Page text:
4. Timeliness is certainly an important skill, and in the interest of useful feedback, is essential. Certainly there must be a better way to motivate students to complete work on time than mild extortion.

Timeliness and effort are now addressed in the participation grade, which is separate from the academic grade on the report card. This will help to distinguish rare and chronic late work. In addition, it makes the academic grade a more accurate representation of understanding.

New Grading Policy

My new grading policy is here. I’ve chosen to adapt Shawn Cornally‘s simplistic approach to describing the policy in writing rather than front-loading the details. In addition to what is described above, I’ve made the participation grade more robust. The reassessment policy encourages learning, but implementing it without reigniting the “point grubbing” mentality will be difficult.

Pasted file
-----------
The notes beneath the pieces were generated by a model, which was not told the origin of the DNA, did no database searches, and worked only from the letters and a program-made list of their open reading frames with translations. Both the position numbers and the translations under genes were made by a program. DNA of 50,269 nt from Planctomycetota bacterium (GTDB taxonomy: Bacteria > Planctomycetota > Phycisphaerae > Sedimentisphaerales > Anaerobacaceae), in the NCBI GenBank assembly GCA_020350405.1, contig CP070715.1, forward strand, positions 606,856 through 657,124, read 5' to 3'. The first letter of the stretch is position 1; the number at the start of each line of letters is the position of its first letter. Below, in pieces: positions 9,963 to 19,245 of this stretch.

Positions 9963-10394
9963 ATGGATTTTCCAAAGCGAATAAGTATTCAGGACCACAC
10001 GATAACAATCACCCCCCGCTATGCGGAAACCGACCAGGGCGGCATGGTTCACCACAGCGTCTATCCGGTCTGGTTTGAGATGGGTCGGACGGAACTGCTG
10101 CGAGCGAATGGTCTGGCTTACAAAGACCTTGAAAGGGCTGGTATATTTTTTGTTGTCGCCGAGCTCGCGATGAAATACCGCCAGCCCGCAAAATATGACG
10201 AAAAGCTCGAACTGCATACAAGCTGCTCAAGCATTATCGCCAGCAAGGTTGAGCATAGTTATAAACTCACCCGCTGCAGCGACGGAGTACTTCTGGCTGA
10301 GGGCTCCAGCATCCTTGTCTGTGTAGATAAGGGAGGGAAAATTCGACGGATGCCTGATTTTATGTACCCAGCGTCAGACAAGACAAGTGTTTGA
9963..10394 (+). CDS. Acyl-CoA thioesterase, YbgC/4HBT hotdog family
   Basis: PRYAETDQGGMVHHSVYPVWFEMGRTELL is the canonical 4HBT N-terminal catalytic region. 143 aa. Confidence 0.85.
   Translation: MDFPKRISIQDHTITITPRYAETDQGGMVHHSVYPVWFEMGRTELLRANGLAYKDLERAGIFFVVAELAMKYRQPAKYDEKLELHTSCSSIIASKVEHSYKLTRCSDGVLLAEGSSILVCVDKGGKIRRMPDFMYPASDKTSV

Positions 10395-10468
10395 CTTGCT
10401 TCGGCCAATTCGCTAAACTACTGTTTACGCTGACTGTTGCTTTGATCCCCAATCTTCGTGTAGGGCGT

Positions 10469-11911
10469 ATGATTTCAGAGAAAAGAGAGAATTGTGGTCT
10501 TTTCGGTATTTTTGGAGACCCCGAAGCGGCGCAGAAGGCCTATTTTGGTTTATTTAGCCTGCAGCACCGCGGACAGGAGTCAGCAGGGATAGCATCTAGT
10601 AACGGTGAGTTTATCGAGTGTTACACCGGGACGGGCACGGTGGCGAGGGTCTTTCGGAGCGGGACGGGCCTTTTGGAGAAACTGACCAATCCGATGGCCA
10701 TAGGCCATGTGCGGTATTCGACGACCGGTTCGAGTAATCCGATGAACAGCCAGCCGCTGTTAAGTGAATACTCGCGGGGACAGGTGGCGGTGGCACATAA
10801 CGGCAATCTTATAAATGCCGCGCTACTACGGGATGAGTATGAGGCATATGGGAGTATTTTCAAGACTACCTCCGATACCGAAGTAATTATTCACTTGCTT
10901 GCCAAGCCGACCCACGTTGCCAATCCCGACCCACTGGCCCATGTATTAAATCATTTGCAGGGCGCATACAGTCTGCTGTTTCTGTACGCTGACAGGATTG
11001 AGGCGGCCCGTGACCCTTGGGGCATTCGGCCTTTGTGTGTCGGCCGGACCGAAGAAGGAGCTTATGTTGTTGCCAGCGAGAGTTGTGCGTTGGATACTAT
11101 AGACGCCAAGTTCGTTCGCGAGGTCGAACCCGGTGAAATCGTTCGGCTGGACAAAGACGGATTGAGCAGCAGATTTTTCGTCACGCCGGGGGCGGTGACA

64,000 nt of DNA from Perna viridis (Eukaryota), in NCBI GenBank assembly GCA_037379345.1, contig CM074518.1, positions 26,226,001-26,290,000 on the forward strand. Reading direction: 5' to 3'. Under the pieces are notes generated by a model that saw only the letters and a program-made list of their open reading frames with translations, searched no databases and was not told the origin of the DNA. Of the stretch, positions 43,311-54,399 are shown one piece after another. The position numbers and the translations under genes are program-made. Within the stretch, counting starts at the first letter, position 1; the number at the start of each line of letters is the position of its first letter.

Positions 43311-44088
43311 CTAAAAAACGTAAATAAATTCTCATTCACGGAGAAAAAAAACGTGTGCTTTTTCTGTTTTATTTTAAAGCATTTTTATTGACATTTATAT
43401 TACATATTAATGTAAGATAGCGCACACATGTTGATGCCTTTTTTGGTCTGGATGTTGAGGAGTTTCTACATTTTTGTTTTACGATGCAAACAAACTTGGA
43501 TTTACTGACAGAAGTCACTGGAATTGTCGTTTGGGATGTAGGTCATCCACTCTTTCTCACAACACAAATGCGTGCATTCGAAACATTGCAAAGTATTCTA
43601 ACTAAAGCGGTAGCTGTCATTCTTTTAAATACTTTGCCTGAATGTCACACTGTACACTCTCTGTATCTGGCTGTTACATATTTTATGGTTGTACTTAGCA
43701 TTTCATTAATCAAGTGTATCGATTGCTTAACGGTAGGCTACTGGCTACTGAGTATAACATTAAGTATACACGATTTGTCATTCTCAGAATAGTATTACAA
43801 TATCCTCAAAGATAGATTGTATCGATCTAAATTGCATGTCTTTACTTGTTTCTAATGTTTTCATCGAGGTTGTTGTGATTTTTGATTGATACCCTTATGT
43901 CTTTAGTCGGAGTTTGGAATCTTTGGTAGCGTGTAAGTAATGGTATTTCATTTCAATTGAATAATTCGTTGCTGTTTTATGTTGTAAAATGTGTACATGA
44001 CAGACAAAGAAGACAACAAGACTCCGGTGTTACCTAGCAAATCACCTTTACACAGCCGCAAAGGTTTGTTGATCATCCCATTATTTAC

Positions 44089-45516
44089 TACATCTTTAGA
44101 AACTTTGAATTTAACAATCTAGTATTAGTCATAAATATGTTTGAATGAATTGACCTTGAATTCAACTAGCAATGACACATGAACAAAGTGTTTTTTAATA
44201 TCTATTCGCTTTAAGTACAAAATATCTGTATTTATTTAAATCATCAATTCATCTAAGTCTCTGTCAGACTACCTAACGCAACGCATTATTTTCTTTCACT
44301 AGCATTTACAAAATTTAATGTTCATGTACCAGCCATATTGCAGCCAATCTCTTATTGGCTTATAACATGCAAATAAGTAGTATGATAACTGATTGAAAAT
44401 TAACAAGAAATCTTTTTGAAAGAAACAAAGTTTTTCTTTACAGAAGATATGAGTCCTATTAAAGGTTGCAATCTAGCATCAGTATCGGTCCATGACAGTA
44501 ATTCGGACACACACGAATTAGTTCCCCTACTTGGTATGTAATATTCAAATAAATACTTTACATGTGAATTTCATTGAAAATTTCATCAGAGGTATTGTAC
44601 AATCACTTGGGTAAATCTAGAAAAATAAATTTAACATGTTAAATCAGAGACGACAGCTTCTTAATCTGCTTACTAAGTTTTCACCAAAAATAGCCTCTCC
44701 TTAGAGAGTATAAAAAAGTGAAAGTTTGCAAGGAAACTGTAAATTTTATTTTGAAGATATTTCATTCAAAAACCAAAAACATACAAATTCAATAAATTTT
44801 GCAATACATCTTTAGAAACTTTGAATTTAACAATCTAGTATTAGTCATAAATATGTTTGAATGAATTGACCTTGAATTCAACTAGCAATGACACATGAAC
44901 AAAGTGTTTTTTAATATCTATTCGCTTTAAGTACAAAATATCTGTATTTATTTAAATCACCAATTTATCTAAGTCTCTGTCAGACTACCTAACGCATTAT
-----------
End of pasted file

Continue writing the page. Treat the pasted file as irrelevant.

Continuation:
Being the only teacher pursuing this grading system will be a challenge, but I have the enthusiastic support of members of the administration.  I will be posting my experiences and challenges here, and look forward to using your feedback and suggestions to make the most of SBG.

11 thoughts on “My Grading Policy v. 2.0”

  1. V. 2.0 is right! I know exactly how you feel. Looking back at my old grading policies, my v. 1.0, I can’t believe I didn’t think of SBG sooner. Instead I spent years trying to fix v. 1.0 with v. 1.01, 1.01a, 1.02, etc. I’m glad that’s over with! I actually started my v. 2.0 the last trimester of the last school year and it was a huge success. Students responded positively and we all focused on the learning instead of punishments and rewards.